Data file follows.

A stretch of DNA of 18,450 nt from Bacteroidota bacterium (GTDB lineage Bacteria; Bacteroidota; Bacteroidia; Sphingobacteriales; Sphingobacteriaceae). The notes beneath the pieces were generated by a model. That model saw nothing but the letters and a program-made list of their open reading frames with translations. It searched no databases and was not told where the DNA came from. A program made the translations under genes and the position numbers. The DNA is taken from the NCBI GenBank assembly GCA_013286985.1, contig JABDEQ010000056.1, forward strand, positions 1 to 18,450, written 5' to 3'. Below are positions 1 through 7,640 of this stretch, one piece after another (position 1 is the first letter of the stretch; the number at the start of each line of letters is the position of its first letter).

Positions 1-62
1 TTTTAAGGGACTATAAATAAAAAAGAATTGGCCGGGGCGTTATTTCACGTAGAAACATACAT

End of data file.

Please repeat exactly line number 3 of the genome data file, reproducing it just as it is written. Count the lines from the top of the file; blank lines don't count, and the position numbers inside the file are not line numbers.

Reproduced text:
1 TTTTAAGGGACTATAAATAAAAAAGAATTGGCCGGGGCGTTATTTCACGTAGAAACATACAT